The Handyman’s Tale

Home Depot and Lowes have inundated the American consumer with couples spending their weekend painting walls, landscaping, and sealing grout. When the thirty seconds have run their mundane course the audience has most likely averted their attention– watching some unknown man lay another cobblestone doesn’t set the stage for recall.

These ads lack the ability to make an idea “stick.”  Authors, Dan and Chip Heath, describe in “Made to Stick” that stickiness is achieved when various elements are applied allowing an idea to be memorable and interesting. These home improvement organizations have established their core concept as “doing it yourself”, but failed to empower their audience through a narrative.

In case you haven’t seen a male-weed-wacks-while-female-tests-color-splotches spot recently, here is one to jog your memory.

The above strategy is obsolete of unexpectedness and emotion; the two factors of “stickiness” that grasp the audience’s attention and foster an internal understanding of the concept. In integrating these elements an idea has the power to travel beyond the viewer, allowing a brand to infiltrate into people’s minds and hopefully sway their behavior.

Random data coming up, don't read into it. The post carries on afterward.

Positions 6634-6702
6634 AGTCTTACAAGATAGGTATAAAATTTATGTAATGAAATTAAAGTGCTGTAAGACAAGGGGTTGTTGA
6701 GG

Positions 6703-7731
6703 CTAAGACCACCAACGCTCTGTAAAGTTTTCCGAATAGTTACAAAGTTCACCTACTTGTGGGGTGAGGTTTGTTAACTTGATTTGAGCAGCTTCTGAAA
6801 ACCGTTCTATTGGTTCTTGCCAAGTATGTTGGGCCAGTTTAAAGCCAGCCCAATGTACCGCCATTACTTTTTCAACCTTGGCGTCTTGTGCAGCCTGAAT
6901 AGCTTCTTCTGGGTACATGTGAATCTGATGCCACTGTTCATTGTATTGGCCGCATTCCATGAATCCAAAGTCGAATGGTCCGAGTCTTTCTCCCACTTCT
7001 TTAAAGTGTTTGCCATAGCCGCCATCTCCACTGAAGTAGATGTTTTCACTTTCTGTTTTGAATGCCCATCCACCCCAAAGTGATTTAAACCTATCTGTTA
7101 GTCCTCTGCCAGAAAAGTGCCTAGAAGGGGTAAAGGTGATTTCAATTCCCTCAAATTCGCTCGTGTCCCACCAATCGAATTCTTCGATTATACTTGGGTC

Promart Homecenter (available in the US) and Hornbach (of Germany) are home improvement organizations that have accomplished “stickiness” in their promotions.

During each spot the viewer is pulled in, able to since the distress of the main character (the daughter), but unable to identify the source of the issue or the foreseeable solution. The audience’s imagination is left to dwell on how the next fifteen seconds will unfold.

A solution arrives through utilizing items found at Hornbach/Promart, although the viewer is never bored with the father’s store visit. The spots depict “doing it yourself” in a meaningful way, as the audience can interweave the quirkiness of their own families to the plotline of a family making their home as individual as they are.

The power of storytelling proves itself through comparing the differing strategies. Consider tomorrow, will the scent of mulch trigger your memory to the smiling man wheel barreling his Home Depot product? Probably not.

Though chances are upon ringing a doorbell your heart will get a pang of warmth, remembering how a dad helped his angsty, deaf daughter stay in touch with her crush. Better yet, a dad who went to Promart.

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